As noted in Content Marketing Institute, the issue may be one of content promotion rather than content creation – in other words, you created quality content that no one read.
“It’s amazing how some brands can spend a huge amount of time, money, and effort creating great content but invest almost nothing in content promotion,” says Doug Kessler, co-founder and creative director of Velocity Partners. “You’ve got to help your target audience discover your great content.”
While there’s no one way to go about effective content promotion, the key is to understand the types of content your target audience prefers – before – you even begin trying to get any social platform to share your material. This all goes back to understanding your readers’ wants, needs, desires, etc.
At the end of the day, you want to get people exactly the type of content they’re looking to consume, thereby increasing – exponentially! – your chances of having them share it across social networks.
#4: How do you manage content marketing expectations?
Creating and promoting quality content is only half the battle of a successful content program: Before you get to any of that, you need to make the case for an investment in content marketing in the first place.
As WordStream notes, “Many executives and managers are used to the relatively immediate return on more traditional marketing strategies.” In other words, introducing the idea that it can often take several months (or years) for content marketing to be truly effective might not necessarily go over well with management.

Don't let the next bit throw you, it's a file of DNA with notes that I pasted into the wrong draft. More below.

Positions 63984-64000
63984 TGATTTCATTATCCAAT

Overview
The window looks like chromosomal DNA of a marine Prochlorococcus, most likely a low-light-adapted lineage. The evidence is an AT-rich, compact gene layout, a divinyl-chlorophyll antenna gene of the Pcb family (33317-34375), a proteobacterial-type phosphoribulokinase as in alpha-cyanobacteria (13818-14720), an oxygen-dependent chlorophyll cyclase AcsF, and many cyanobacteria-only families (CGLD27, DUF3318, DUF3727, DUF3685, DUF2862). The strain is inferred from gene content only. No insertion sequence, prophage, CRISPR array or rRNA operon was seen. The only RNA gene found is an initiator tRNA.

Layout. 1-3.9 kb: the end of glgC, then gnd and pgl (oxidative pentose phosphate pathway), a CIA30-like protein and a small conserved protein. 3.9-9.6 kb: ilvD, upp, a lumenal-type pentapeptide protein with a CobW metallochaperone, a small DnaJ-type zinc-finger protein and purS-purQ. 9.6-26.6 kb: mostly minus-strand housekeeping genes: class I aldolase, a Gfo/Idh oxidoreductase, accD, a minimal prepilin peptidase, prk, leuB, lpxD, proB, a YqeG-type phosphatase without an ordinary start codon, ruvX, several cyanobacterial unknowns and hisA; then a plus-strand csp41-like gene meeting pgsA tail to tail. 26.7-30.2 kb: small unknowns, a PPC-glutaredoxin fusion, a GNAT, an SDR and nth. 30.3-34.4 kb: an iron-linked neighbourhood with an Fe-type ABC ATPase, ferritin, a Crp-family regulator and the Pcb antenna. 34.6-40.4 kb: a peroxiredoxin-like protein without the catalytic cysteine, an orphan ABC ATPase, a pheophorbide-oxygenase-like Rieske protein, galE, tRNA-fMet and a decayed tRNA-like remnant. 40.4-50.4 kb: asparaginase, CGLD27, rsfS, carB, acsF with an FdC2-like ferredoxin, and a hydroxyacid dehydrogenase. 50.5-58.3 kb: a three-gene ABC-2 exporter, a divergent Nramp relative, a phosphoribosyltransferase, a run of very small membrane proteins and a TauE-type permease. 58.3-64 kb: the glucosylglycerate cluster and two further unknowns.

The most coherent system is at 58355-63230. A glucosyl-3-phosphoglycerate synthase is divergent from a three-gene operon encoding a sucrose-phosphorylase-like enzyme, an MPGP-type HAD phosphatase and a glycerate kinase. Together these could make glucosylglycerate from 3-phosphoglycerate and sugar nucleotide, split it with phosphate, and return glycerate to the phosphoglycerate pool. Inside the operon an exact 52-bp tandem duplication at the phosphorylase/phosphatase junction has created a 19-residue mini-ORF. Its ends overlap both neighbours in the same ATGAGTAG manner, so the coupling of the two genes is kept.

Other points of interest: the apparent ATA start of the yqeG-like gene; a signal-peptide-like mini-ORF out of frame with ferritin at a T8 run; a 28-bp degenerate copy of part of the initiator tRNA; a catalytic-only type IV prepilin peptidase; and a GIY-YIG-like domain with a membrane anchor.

To overcome the challenge of getting executive buy-in for content marketing efforts, my colleague Ryan recommends detailing for leadership how, specifically, you plan on demonstrating content performance (i.e., overall traffic, conversions, etc.).
“It’s also a good idea to put a list of metrics together and explain their impact on search and overall business,” he says. The end result? Leadership teams that better understand content marketing goals and benchmarks and can have more of a stake in the investment, so to speak.
#5: How do you measure content marketing success?
(Source: LinkedIn Group)
As with most things in life, content marketing “success” is somewhat subjective. How you measure success will ultimately be defined by your organization’s (or clients’) specific content marketing goals and objectives.
Which brings me to the following: When determining success with content marketing objectives, it’s absolutely critical that you (and your clients) understand and are on the same page about said goals and objectives.
While one client may define content program success as ecommerce transactions and company revenue, another may be looking for links and third-party exposure.
“There is no perfect way to [determine content marketing ROI],” according to one Content Marketing Academy thread on LinkedIn. To measure the long-term effectiveness and success of your content, it’s important to factor in key metrics (i.e., traffic, engagement, brand awareness, etc.) while making sure to shift strategy if/when necessary to reach desired goals.
Let’s face it: People are busy. In order for them to read the content you’re writing, you need to be sure you’re addressing their specific needs and providing tactical solutions to the problems they’re facing.
What are some of the issues your target audience is interested in reading about? Aside from what’s listed above, what are the other challenges of content marketing that you’re seeing?